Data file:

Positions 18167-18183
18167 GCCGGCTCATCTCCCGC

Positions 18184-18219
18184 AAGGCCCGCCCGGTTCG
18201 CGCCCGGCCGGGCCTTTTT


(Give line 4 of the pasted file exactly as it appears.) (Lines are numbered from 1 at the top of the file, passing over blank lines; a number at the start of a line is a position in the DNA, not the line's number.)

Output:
18184 AAGGCCCGCCCGGTTCG